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Monday, 07 September 2020

This Women’s Health Week (7-11 September 2020), Dr Fiona Martin MP, Member for Reid, is supporting the call for improved postnatal care for mothers living with the physical and psychological impacts of birth trauma.
In a speech to Parliament last week, Dr Martin drew attention to the ongoing health implications caused by birth-related trauma, stating that 1 in 3 mothers experience birth trauma.
“The National Core Maternity Indicators suggest that up to 20 per cent of first-time mothers suffer major, irreversible, physical birth trauma,” Dr Martin stated.
“This includes injuries such as perineal lacerations, anal-sphincter tears and pelvic-floor-muscle tears, which can lead to lifelong implications like urinary and faecal incontinence.”
Dr Martin added that the social and economic impacts of birth trauma are widely felt in Australia.
“Ongoing birth trauma impacts a woman's mental health, limits a woman's participation in the workforce, requires costly treatment, incurs medico-legal claims and impacts a mother-and-child bond,” Dr Martin stated.
“For many families it causes family breakdown and it also deters women from having future pregnancies.”
Dr Martin held a meeting with the Australasian Birth Trauma Association and the Empowered Motherhood Program to better understand the need for improved postnatal care.
The Australasian Birth Trauma Association has launched a petition calling for pelvic health physiotherapists in pregnancy and postnatal care to be a Medicare subsidised service.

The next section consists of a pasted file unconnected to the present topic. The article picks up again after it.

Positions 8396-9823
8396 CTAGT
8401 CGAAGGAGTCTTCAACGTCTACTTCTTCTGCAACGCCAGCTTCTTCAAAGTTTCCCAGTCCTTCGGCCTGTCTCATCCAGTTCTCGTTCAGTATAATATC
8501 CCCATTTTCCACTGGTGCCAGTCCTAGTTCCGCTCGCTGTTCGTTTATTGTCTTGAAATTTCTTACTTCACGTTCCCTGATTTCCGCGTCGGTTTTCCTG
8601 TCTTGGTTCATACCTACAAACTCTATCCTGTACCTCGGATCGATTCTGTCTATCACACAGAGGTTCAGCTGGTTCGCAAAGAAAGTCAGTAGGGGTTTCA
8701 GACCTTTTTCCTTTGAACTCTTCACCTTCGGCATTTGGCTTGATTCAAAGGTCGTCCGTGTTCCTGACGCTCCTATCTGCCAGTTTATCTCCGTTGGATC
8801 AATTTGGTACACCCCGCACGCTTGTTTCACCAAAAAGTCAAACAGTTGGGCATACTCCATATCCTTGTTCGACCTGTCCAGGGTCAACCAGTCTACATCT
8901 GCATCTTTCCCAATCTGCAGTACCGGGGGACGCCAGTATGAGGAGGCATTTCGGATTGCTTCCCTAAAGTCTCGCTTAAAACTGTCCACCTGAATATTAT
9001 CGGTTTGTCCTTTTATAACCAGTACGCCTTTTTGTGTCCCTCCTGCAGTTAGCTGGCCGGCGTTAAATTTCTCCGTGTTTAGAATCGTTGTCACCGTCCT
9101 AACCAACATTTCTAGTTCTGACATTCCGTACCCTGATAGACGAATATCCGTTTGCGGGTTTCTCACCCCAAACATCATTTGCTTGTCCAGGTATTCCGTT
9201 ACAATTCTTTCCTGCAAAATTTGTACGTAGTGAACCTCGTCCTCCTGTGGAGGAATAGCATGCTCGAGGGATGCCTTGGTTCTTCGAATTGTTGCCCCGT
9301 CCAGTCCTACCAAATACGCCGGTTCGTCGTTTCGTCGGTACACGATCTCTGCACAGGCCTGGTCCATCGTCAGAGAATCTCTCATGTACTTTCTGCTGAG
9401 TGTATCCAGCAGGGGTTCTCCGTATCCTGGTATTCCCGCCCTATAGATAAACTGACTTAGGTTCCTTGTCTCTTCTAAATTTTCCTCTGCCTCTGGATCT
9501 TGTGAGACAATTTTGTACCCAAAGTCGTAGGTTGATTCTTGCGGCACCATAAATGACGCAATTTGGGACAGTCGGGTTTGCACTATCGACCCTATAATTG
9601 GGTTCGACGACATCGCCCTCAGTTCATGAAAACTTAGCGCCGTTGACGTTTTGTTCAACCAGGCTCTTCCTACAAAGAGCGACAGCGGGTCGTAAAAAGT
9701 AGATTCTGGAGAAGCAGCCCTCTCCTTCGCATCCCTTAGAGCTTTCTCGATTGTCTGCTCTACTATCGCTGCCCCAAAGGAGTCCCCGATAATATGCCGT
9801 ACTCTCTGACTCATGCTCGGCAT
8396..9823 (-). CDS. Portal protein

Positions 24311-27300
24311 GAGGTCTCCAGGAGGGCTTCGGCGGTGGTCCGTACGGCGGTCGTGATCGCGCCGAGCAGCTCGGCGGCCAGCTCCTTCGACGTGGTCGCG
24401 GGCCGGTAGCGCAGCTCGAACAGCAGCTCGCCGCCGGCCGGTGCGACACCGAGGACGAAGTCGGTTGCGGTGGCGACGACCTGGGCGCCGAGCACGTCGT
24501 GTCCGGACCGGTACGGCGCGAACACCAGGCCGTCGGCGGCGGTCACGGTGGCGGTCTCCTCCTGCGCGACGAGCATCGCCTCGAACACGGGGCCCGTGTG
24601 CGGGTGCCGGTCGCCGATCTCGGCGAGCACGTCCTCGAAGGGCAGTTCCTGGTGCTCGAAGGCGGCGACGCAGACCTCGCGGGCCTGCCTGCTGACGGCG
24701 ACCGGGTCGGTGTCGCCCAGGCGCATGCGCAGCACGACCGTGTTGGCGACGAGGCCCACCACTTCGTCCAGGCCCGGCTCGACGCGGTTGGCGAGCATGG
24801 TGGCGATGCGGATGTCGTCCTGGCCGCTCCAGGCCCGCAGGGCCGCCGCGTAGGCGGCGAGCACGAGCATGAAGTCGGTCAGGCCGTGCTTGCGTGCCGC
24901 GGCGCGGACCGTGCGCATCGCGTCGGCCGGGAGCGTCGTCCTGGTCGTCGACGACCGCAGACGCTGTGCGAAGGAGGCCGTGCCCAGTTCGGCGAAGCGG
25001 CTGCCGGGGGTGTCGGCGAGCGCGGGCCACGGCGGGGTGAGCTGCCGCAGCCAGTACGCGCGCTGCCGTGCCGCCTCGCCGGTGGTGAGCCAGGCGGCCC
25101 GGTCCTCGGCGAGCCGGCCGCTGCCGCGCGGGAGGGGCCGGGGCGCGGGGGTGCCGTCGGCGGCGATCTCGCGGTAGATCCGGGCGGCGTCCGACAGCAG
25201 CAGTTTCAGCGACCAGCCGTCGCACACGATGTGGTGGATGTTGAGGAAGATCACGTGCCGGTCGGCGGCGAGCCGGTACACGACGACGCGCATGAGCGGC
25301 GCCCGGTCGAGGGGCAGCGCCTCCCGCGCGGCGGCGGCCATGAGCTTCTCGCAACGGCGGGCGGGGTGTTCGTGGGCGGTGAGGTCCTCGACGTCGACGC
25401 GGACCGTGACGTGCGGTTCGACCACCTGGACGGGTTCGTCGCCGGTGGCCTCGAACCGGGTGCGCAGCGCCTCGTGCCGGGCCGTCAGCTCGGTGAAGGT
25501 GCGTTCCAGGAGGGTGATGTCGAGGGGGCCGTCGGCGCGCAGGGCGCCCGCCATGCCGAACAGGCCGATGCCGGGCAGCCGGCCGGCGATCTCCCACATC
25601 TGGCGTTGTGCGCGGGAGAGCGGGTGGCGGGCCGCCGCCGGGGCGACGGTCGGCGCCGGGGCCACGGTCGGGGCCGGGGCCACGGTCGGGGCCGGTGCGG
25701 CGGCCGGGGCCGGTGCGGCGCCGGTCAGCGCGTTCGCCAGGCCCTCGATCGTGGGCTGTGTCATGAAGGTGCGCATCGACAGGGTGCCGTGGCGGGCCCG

Co-founder of the Australasian Birth Trauma Association, Ms Amy Dawes, said that the call for Medicare subsidised postnatal treatment was the result of many years of research.
“We have gathered data, analysed research and collated feedback from our community that has lead us to the belief that the first step for improving birth outcomes and post birth recovery is to involve the care of pelvic health physiotherapists,” Ms Dawes said.
Former Sydney Swifts netballer and birth trauma advocate, Ms Kimmy Smith, also attended the meeting and shared her personal experiences of birth trauma.
In 2001, Ms Smith suffered a major injury to her ankle, tearing 3 ligaments and rupturing the joint capsule. She says that she was treated round the clock by a team of physiotherapists.
“I was given the best treatment with the latest technology,” Ms Smith said.
“Fast forward to 2013, after I had given birth to my first daughter. I was in hospital, feeling incredibly distressed because it felt like my insides were falling out. I was sent home from hospital and told that everything looked normal! One month later, I was diagnosed with pelvic organ prolapse.”
Ms Smith said that the contrast in her two experiences highlighted the gaps in postnatal care.
“As a professional athlete, I was given the best of the best. As a birthing mother, I was sent home and told my injuries looked normal.”
Ms Smith has now teamed up with Ms Lyz Evans, a Women’s Health Physiotherapist, and they have together founded the Empowered Motherhood Program.
“As a women's health physiotherapist I have witnessed far too many times the devastating impacts that can occur from a birth,” Ms Evans stated.

“What often starts as a small pelvic floor issue, goes on to impact a woman in a myriad of ways. Her confidence is lost as she leaks or can't function like she needs to. It is time we treat pregnant and postnatal women with respect and give their bodies the level of care they need and deserve through pregnancy and the entire first year of motherhood.”
In her speech before Parliament, Dr Martin called for improved access to imaging services capable of diagnosing birth trauma, with an appropriate referral pathway.
“While pregnant women can access essential Medicare subsidised treatment during pregnancy and labour, postnatal care for women is limited,” Dr Martin stated.
“We need to look at ways to better support birthing mothers. When we do this we support women's health, we support parents and families and we support women's participation in the workforce.”

Media contact
Vanessa Papastavros | 02 9715 7444 |